Off The Grid Cabin In New Zealand Paradise

Hidden away deep in the Baton Valley, nestled amongst the imposing mountain ranges of the Kahurangi National Park is a tiny, off the grid cabin which looks as though it could have sat there for hundreds of years. Named the Honeywell hut, a tribute to it’s builder Jack Honeywell, this historic looking cabin is the pride and joy of it’s owners Richard and Fiona, who constructed this unique get-away as an escape for themselves, as well as to help provide additional accomodation for their horse trekking business.

Even today, the Baton Valley is as remote as it is beautiful. A 13 kilometre (8 mile) single lane road is the only access to the valley. Baton Run is Richard and Fiona’s farm. The farm has been in Richards family for three generations since it was purchased by his grandfather in 1906. Today, it’s still a working sheep and beef farm, but much of the land has been planted in regenerating forest.

The Baton River flows through the farm, bringing pristine water into the valley from the Kahurangi National park. It’s along the shores of this river, where the Honeywell Hut has been constructed. Originally built from an old changing room shed which the couple purchased for $2,000 and had transported onto the property from Nelson, the hut has now been converted into a stunning off the grid cabin.

Although the cabin was only constructed 8 years ago, it looks as though it could have sat on the land for a hundred years. Many of the timbers which were used in it’s construction were found on the property, already weathered by many storms, their history and character being imprinted on the cabin. There are no services here. No access to water or power, and so this cabin sits off the grid, collecting water and generating power from a small solar system which sits on the roof – the only real touch of the modern world to be seen.

A wrap around deck complete with rocking chairs tempts you to slow down, take the time to sit, relax and watch the world go by with the gentle sound of the batten river flowing and echoing throughout the valley. The rusted corrugate awning brilliantly juxtaposed against the solar panels gives a sense of history, remoteness but with a slight hint of the most basic modern comforts.

On the rear side of the cabin is the outdoor toilet as well as a shower and bath tub with water warmed by a small wood burning stove. In some places, it would seem extreme to have all these facilities located outside, but here it makes perfect sense and encourages a greater connection with the outside world and the cabin’s panoramic views. Alone in the valley, a hot shower or bath under the stars is soul cleansing.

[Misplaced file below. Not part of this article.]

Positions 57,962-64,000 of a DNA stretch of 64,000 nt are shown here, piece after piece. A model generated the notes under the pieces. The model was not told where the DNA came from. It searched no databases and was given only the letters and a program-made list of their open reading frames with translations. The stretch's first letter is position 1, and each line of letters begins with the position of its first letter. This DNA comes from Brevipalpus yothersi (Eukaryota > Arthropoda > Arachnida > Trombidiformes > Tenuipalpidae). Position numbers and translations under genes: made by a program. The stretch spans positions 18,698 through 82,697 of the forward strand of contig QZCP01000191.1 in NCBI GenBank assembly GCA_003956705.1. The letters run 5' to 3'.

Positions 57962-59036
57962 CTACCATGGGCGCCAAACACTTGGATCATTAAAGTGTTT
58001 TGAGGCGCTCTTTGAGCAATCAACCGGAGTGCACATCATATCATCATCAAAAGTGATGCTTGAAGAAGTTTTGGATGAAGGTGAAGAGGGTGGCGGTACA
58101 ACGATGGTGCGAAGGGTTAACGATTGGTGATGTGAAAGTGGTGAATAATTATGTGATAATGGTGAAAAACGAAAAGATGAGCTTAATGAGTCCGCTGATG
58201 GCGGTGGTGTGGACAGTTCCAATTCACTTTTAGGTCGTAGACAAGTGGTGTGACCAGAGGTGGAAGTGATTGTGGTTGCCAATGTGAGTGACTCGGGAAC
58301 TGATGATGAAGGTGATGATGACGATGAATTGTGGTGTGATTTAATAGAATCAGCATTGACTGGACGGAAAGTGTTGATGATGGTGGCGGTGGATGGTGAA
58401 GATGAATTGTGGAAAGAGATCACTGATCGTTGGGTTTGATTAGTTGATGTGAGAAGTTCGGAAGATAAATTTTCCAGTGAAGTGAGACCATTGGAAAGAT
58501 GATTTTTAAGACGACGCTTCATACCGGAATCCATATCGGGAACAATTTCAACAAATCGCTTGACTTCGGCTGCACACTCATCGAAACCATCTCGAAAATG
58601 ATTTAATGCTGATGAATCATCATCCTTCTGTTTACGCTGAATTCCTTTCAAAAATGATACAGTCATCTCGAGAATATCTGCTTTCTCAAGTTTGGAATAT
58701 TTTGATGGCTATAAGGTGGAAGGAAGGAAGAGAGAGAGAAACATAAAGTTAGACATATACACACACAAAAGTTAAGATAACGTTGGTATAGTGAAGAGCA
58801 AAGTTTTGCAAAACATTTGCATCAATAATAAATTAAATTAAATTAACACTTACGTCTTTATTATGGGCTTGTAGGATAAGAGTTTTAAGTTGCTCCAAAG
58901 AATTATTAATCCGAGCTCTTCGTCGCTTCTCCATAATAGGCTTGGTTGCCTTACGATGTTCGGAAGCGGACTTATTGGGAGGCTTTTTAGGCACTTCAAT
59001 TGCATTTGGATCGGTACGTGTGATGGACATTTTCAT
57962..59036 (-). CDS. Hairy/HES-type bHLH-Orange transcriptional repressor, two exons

The rustic charm is continued on the interior of the cabin as well. The wood, mostly macrocarpa, almost all comes from the Baton Valley and helps to make the place feel cosy. The hut can comfortably sleep 5 with the dwellers being warmed by the gentle light of an old-fashioned cast iron pot belly wood stove.

There’s a dining table, and a fully featured kitchen offering plenty of space to cool. Limited electricity means that cooking is mostly done on gas, or use of the wood stove. A small 12v fridge powered by the solar panels keeps just enough food and drink chilled.

On the wall sits an enchanting piece of history. The original con-job which lead to Richards Grandfather purchasing the property. Investors were told that there was a tremendous amount of gold in the Baton River, enough to make them all very rich indeed. There is gold in the Batten River, but nowhere near as much as had been suggested by the con-artists and so, unfortunately for Richard’s Grandfather, but with great fortune for the land and future generations, Baton Run was never mined and the land was able to remain pristine.

Today, the Baton Run is still a family treasure and the Honeywell Hut one of the jewels amongst it. If you would like to stay a night or two at the Honeywell Hut, you can visit their website here. Be sure to watch the full video tour above to see more beautiful details of this spectacular, remote cabin.

Posted on by Bryce Posted in Tiny House Tours

About Bryce

I'm a film-maker with a passion for small space design, permaculture, and downsized, eco-friendly living. Join me on my travels as I meet people from all over the globe who are living big lives in wonderful tiny houses!

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